9.15 pm
Sir Philip Goodhart

In so far as it is possible to ascertain the views of an electorate from a general election in Northern Ireland, it seems irrefutable that a majority of the electorate in Northern Ireland voted in the 1979 general election for parliamentary candidates who are against the Bill. It is therefore impossible, taking into account the Cunningham qualification, to argue that there is a mandate from the electorate in Northern Ireland for this measure.

I have paid particular attention to the Cunningham qualification, for a reason that my right hon. Friend knows well. When it came to a vote on the qualification, a majority of the present Cabinet voted for the Cunningham amendment. My right hon. Friend the Chief Whip voted for it—

Mr. Home Robertson

Then it must have been wrong.

Sir Philip Goodhart

My right hon. Friend the Secretary of State for Northern Ireland voted for the amendment.

Mr. George Foulkes (South Ayrshire)

That makes three reasons why the amendment must have been wrong.

Sir Philip Goodhart

Surely what is right for Scotland must be right for Northern Ireland.

Sir John Biggs-Davison


Sir Philip Goodhart

I wish to bring my remarks to a close. I do not believe that it is the duty of the Conservative Party or the duty of the Government to thrust on any part of the United Kingdom a system of devolution that it does not want.

Sir J. Biggs-Davison

May I bring my hon. Friend from Scotland to Northern Ireland and remind him, or ask him whether he recalls, that he was good enough to act as a sponsor of a Bill of mine which the House gave me leave to introduce without dissent? The purpose of the Bill was to amend the Ireland Act 1949. That Act provided that the constitutional status of Northern Ireland within the United Kingdom could not be changed against the wishes of the Northern Ireland Parliament. We foresaw the threat to the Stormont Parliament and we were right. That Parliament was abolished, so that buttress of the constitutional position was removed. We sought to provide that there should be no change in the constitutional status of the Province without putting the proposal to the people of Northern Ireland by plebiscite or referendum.

Sir Philip Goodhart

My hon. Friend is right and he was right on the occasion to which he has referred. I was delighted to support him then as I have been on so many other occasions.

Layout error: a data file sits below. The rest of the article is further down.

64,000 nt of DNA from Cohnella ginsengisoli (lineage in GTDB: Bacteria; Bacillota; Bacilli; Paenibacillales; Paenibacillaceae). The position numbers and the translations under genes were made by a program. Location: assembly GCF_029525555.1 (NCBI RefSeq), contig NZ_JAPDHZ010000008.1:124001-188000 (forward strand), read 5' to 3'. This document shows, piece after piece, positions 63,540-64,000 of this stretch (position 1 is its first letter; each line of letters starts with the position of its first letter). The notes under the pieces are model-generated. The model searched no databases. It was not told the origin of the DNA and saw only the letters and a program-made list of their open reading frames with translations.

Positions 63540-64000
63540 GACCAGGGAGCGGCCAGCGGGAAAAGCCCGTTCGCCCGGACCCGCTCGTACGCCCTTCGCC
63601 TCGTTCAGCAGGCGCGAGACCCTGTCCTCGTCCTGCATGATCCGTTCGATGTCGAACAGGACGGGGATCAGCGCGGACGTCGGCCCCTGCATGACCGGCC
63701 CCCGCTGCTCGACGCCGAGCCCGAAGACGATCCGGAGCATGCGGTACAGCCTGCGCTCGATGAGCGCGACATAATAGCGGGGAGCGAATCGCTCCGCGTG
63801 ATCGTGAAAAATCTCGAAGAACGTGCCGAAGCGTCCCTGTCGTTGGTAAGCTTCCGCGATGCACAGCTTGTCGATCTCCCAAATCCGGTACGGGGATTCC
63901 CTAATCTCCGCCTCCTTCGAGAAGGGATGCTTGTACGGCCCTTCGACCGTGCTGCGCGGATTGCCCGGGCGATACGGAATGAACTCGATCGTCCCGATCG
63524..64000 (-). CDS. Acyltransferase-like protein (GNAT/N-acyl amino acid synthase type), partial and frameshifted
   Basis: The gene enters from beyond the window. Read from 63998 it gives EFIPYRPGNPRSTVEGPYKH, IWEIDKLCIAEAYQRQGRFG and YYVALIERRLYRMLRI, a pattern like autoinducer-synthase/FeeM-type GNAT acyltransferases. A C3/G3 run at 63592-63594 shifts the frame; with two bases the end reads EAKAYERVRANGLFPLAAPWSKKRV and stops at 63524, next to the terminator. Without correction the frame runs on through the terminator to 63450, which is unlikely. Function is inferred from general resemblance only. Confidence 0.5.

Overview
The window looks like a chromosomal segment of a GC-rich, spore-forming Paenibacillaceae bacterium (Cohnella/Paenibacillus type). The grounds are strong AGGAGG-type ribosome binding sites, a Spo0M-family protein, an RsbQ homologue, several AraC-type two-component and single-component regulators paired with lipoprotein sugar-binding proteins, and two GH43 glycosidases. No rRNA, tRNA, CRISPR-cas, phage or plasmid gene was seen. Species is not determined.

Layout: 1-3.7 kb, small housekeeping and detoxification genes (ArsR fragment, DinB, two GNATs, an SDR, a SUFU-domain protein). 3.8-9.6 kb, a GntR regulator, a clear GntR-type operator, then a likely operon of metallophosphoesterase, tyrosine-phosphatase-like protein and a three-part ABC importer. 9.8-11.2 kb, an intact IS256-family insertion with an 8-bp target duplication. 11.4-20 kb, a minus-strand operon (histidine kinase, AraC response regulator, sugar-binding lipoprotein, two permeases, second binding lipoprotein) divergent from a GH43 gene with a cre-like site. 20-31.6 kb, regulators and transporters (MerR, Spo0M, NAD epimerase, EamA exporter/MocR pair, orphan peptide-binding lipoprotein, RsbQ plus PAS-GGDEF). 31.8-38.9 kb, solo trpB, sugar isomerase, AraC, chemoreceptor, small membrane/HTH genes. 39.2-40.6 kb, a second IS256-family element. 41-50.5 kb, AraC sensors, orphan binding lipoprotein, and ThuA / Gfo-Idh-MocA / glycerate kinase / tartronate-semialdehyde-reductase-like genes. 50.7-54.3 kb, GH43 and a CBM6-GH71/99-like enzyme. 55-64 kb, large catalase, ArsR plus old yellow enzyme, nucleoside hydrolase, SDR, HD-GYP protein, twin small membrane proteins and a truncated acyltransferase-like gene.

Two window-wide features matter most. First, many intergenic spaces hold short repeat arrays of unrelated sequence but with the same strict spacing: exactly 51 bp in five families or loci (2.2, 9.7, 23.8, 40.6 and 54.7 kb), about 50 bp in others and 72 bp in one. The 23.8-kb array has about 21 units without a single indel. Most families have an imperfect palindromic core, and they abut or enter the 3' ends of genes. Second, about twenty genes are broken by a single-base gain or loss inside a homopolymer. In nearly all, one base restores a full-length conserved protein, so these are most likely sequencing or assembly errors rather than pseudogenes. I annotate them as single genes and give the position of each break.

Mr. J. Enoch Powell

It would be normal when considering a proposition of this character, as it is raised by the three amendments—there are substantially three that we are considering in the group—to proceed from the general to the particular and to consider, first, the general aspects, objections and advantages of referendums and then to turn to consider the proposed applications under the individual amendments. However, I think that it will be both briefer and more logical in this case to proceed in the contrary direction. I therefore want to look at the three substantial amendments separately and test the application of a referendum in each case before concluding by drawing some general observations about referendums in a more abstract fashion.

There are three distinct circumstances in which the amendments that we are debating together envisage the use of a referendum. First, according to the amendment, and its companion, moved by the hon. Member for Harborough (Mr. Farr), when an Assembly has formulated and put forward proposals to the Secretary of State under clause 1, they should first be submitted for the approval of the electors of Northern Ireland before the subsequent stages for which the Bill provides take place.

The second circumstance is to be found in amendment No. 26, on which we hope to hear one of the members of the Democratic Unionist Party speak. For a considerable time during the debate I have assumed that the hon. Member for Belfast, North (Mr. McQuade) would be dilating for the Committee on amendment No. 26. At any rate, en attendant, I shall observe for purposes of definition that a different sort of referendum is there envisaged, a referendum whereby the Secretary of State can inform himself on specific questions.

There are points that might be raised in the Secretary of State's mind that he would wish to take into account in coming to his decision on the proposals before laying an order before the House. The suggestion is that he should be enabled to use a referendum for the purpose of informing himself as to the state of opinion on those specific points.

Thirdly, and different again, there is that circumstance to which the hon. Member for Beckenham (Sir P. Goodhart) not unnaturally addressed himself—the South Islington and Finsbury type referendum. After a measure—in this case, this particular measure—has passed from the House to another place and has received Royal Assent, it should then be submitted, as it were, as a long-stop to a referendum of the electorate of Northern Ireland. Therefore, in each case the subject matter is different.